Notable fauna:
Threatened species: White-bellied Sea-Eagle Haliaeetus leucogaster (Sv), Cape Barren Goose Cereopsis novaehollandiae (Sv), Freckled Duck Stictonetta naevosa (Sv), Musk Duck Biziura lobata (Sv), Little Egret Egretta garzetta (Sv), Eastern Curlew Numenius madagascariensis (Sv), Fairy Tern Sterna nereis (Sv), Slender-billed Thornbill Acanthiza iredalei rosinae (Sv), Australasian Shoveler Anas rhynchotis (Sr), Baillon's Crake Porzana pusilla (Sr) and Spotless Crake Porzana tabuensis (Sr). Composition: 65 waterbird species recorded; 16 listed under treaties. Resident treaty birds include the White-bellied Sea-Eagle, Great Egret Ardea alba, Glossy Ibis Plegadis falcinellus, and Caspian Tern Sterna caspia. The majority of species occur at Buckland Park Lake, and amongst these are 11 species that are rarely encountered in the Adelaide region, including the Blue-billed Duck Oxyura australis, Freckled Duck, Australasian Shoveler, Spotless Crake, Baillon's Crake, Buff-banded Rail Gallirallus philippensis, Long-toed Stint Calidris subminuta and Pectoral Sandpiper C. melanotos. Breeding: 21 species found breeding at Buckland Park Lake; 11 being waterfowl - Freckled Duck, Hardhead Aythya australis, Australasian Shoveler, Blue-billed Duck, Chestnut Teal Anas castanea and Australian Shelduck Tadorna tadornoides. At Port Gawler, there are well-established nesting colonies of Pied Cormorants Phalacrocorax varius. Migration stop-over: 12 species of migrant shorebird occur, including the Common Greenshank Tringa nebularia, Marsh Sandpiper T. stagnatilis, Wood Sandpiper T. glareola, Common Sandpiper Actitis hypoleucos, Black-tailed Godwit Limosa limosa, Curlew Sandpiper Calidris ferruginea and Pacific Golden Plover Pluvialis fulva. Numbers: During 1989-1991, 5200 Grey Teals Anas gracilis, 1100 Red-necked Stints Calidris ruficollis, 1000 Black Swans Cygnus atratus, 300 Sharp-tailed Sandpipers Calidris acuminata, 200 Pacific Black Ducks Anas superciliosa, 180 Chestnut Teals, and 100 Australian Shelducks were recorded at Buckland Park Lake (SANPWS 1983; Paton et al. 1991; Matthew 1994).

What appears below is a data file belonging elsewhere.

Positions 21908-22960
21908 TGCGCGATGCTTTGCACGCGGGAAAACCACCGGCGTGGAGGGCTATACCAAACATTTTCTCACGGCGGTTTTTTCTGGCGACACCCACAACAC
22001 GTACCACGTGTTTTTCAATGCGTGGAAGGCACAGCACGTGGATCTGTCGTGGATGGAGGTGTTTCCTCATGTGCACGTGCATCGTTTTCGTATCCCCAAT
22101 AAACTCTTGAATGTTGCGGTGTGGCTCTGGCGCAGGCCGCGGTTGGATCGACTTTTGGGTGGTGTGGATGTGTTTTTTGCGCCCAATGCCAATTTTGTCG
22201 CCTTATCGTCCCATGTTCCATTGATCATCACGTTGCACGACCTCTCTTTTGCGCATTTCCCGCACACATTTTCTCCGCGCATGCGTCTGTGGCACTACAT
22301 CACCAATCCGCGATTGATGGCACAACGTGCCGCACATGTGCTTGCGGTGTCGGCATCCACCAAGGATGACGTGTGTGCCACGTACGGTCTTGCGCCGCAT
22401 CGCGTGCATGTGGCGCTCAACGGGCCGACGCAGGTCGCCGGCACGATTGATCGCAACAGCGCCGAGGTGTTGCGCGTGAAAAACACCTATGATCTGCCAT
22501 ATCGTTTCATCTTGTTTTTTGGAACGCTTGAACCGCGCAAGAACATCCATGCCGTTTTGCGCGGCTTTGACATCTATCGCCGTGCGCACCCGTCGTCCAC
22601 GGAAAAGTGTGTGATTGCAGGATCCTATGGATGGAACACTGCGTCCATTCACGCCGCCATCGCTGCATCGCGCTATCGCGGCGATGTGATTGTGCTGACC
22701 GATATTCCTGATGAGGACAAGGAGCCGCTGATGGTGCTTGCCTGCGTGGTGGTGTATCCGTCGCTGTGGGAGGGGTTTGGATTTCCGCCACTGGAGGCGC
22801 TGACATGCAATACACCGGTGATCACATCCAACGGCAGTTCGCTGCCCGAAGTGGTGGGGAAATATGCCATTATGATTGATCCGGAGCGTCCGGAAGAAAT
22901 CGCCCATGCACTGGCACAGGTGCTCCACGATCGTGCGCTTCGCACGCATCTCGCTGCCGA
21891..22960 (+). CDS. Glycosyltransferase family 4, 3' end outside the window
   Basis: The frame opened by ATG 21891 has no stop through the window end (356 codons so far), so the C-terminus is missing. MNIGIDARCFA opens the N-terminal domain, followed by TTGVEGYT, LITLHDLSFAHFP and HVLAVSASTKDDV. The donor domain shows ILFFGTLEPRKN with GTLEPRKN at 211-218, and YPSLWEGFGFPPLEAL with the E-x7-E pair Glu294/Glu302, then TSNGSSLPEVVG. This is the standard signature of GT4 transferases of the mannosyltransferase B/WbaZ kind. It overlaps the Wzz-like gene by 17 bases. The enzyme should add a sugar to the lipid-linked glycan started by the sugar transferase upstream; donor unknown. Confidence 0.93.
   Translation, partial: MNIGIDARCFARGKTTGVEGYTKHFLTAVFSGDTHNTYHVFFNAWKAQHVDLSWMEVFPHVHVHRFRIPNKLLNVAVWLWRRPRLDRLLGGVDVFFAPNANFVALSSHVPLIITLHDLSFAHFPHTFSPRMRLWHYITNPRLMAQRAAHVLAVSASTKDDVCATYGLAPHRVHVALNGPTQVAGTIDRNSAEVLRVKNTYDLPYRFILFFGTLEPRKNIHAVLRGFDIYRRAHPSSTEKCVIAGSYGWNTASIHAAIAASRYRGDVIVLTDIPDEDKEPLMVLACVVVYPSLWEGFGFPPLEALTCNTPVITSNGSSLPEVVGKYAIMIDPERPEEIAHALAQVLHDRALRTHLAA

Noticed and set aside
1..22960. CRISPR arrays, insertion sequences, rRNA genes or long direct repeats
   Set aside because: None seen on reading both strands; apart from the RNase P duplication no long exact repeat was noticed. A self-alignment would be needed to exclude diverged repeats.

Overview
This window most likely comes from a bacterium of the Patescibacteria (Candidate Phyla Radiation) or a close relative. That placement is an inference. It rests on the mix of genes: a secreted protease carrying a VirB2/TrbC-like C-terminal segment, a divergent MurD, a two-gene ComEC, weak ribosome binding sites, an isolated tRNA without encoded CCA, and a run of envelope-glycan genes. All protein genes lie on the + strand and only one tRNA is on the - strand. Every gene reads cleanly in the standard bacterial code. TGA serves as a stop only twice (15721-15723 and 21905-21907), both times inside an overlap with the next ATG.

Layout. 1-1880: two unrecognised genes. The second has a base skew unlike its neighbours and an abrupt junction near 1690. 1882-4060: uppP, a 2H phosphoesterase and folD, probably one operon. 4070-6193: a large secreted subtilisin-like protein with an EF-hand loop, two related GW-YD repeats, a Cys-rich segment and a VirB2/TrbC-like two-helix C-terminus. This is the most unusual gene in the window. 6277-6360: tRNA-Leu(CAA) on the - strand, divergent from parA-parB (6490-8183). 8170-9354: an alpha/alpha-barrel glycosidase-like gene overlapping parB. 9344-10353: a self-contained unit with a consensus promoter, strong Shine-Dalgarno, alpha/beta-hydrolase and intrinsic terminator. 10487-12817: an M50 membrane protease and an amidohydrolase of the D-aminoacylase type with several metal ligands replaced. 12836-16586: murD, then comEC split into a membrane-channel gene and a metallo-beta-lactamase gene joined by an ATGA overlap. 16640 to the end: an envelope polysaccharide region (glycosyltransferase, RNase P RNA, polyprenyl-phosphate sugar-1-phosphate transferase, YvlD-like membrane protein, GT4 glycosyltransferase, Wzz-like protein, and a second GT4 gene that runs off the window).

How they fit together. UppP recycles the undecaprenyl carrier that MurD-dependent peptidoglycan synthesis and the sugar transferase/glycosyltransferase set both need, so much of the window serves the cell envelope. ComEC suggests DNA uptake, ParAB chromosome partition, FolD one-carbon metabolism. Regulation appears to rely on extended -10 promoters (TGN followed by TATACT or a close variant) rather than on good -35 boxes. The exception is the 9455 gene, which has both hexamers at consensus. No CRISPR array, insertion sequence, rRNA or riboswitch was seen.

Other Fauna: